Instead, he created a work about his own cultural identity, and what it means to be Iranian when one has left the country as a child. Unable to return to investigate these questions, Soleymanlou reached within himself to fill in the cultural blanks: What was his life like in Iran, how was it to leave, and how has that departure informed his life?

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"All this is very confusing, because you're trying to make sense of all this, and you end up having no answers and you're just full of questions."

This year, active in the Quebec protests (he did not participate last weekend during the Grand Prix because he was out of town), he has been able to gain a modicum of understanding and a feeling of solidarity with Iranians, as he discovers the experience firsthand.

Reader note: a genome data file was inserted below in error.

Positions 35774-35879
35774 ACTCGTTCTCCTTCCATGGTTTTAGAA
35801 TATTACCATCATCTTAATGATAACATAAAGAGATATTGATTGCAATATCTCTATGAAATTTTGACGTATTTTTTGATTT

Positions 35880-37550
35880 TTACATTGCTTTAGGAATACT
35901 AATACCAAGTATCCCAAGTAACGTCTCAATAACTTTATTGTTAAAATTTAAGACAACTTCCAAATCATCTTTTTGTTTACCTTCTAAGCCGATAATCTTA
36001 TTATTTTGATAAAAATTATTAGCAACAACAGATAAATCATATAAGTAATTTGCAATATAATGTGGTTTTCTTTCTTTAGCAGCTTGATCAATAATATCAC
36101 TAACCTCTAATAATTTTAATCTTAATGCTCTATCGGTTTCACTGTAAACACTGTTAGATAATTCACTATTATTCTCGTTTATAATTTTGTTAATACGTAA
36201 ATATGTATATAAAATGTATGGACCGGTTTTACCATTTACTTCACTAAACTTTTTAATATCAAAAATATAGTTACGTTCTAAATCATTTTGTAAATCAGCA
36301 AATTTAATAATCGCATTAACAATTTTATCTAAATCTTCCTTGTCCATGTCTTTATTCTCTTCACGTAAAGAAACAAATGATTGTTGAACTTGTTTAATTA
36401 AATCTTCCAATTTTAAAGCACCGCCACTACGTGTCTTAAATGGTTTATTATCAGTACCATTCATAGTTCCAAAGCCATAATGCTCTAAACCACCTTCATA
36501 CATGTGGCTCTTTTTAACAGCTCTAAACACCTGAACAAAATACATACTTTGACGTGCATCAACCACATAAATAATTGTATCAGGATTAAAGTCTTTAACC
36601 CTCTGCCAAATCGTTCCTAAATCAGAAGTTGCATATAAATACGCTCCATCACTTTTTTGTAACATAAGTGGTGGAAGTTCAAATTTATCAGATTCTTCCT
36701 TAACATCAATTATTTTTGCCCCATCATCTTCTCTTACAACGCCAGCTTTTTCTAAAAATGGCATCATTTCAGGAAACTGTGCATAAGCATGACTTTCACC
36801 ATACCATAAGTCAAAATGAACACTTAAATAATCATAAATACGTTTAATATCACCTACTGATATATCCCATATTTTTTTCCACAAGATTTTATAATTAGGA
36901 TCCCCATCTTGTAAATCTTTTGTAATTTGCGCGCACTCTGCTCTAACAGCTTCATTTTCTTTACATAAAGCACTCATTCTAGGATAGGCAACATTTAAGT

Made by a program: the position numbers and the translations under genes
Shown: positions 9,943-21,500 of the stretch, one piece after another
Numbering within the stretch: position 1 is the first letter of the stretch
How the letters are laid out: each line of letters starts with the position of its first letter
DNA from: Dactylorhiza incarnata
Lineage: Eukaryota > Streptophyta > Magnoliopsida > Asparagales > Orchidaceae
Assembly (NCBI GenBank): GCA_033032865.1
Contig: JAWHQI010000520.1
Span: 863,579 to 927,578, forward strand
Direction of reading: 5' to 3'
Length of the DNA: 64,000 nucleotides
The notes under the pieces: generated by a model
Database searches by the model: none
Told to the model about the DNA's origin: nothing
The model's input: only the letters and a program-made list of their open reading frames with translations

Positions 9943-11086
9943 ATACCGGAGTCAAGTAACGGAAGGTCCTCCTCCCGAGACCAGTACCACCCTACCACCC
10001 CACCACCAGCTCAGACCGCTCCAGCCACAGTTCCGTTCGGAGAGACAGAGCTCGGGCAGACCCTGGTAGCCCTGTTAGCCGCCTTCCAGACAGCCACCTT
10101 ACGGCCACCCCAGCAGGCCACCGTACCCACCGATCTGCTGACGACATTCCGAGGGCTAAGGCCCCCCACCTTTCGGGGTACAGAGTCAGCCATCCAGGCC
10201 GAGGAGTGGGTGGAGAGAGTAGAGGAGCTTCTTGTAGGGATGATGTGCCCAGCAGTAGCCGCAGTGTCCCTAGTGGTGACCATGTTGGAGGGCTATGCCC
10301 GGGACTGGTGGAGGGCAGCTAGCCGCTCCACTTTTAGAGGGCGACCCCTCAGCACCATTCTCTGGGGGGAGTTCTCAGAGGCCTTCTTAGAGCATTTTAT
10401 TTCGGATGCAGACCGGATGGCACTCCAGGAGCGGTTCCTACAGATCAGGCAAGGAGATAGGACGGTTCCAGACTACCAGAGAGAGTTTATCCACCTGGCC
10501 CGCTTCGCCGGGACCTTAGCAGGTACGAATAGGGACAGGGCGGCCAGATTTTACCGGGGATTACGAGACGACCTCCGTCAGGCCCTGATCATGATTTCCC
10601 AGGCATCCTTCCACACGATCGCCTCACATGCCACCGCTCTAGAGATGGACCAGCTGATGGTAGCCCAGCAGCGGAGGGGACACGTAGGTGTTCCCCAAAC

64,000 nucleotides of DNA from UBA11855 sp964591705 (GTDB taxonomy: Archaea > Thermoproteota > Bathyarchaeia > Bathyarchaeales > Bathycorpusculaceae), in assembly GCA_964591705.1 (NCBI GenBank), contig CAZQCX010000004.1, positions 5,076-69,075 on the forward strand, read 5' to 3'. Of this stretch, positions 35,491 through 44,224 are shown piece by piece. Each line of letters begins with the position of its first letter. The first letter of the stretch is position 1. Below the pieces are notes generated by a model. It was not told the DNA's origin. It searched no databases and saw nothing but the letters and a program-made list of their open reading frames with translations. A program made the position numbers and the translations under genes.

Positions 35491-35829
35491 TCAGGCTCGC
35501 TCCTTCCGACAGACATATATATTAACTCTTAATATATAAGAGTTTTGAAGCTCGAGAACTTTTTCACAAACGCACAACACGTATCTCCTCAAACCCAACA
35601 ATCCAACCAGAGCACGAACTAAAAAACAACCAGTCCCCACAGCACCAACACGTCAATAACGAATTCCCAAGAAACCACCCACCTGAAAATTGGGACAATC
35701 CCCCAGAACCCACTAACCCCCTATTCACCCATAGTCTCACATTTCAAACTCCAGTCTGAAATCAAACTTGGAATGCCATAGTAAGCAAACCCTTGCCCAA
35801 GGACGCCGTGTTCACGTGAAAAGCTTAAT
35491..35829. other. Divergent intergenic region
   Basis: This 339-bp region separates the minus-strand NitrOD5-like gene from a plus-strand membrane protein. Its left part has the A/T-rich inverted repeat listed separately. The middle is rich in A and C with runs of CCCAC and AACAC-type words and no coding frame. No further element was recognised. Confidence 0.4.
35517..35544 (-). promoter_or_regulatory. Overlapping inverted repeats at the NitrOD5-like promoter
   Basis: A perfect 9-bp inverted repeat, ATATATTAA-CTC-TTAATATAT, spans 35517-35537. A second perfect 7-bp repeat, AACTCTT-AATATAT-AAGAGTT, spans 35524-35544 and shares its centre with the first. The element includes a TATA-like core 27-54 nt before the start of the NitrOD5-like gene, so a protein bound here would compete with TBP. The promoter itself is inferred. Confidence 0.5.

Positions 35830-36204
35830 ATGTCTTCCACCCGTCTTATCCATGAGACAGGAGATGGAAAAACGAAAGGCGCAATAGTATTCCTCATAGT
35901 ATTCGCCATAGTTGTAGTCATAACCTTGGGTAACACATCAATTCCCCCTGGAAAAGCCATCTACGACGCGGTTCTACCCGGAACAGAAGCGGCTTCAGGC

"I feel like I'm kind of in the street because I'm not able to be on the street in Tehran," says Soleymanlou, who has updated One/Un to include a reference to the Quebec protests. "I feel like to be on the street in Montreal is what I could do for whoever can't be in the street [in Iran] or when I couldn't be on the street [in Iran]. ... I feel like I have to be in the streets, seeing as I wasn't able to and I can't do it in my own country, my own country being the one I don't know anymore."

Meanwhile Soleimanpour's situation has been altered, radically. Four months ago, he received his passport; he had undergone a medical examination, an eye problem was detected, and suddenly Soleimanpour was exempt from the military service he had refused to complete.